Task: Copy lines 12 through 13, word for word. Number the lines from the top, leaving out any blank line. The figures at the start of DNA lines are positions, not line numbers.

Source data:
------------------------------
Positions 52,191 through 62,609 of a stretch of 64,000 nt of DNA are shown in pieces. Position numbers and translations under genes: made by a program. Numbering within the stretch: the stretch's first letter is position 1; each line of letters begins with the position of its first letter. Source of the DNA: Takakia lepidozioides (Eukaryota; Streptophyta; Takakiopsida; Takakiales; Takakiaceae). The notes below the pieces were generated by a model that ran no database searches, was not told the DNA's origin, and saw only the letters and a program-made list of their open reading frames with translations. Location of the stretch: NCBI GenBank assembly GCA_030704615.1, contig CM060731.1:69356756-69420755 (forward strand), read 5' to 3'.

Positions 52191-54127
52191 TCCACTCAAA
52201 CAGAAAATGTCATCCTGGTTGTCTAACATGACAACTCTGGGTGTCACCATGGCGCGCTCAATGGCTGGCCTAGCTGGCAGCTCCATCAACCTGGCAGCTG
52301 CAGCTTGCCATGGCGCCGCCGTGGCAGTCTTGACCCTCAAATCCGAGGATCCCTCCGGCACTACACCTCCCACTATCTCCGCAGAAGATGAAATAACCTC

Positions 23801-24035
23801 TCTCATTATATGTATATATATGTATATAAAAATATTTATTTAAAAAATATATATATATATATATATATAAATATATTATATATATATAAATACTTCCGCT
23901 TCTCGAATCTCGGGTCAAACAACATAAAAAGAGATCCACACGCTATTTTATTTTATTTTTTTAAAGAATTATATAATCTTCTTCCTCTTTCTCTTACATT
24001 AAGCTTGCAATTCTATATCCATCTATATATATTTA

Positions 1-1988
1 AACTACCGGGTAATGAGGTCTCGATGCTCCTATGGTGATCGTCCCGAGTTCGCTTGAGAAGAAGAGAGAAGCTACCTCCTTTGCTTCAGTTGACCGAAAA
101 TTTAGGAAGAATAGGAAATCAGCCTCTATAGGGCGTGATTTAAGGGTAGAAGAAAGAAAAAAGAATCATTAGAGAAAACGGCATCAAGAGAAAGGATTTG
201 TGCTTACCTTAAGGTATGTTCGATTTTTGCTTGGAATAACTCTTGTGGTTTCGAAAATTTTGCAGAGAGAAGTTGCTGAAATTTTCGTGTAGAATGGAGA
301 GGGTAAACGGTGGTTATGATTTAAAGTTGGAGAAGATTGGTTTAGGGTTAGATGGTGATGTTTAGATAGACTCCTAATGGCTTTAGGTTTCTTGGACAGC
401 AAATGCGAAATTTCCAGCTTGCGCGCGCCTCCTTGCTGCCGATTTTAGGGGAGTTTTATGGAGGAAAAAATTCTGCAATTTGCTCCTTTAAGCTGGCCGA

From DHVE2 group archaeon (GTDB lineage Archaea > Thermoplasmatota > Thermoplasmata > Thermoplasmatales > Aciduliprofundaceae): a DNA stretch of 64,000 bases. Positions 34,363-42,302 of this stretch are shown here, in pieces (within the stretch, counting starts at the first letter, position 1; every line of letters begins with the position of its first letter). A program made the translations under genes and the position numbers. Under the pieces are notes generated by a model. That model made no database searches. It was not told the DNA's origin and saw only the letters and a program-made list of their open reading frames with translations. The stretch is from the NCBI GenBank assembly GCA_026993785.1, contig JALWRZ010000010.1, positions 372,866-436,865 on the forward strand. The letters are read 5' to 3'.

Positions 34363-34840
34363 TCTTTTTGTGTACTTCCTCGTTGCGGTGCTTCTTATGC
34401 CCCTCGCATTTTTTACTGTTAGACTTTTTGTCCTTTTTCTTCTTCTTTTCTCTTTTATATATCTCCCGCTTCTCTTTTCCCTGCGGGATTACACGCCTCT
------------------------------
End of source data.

101 TTTAGGAAGAATAGGAAATCAGCCTCTATAGGGCGTGATTTAAGGGTAGAAGAAAGAAAAAAGAATCATTAGAGAAAACGGCATCAAGAGAAAGGATTTG
201 TGCTTACCTTAAGGTATGTTCGATTTTTGCTTGGAATAACTCTTGTGGTTTCGAAAATTTTGCAGAGAGAAGTTGCTGAAATTTTCGTGTAGAATGGAGA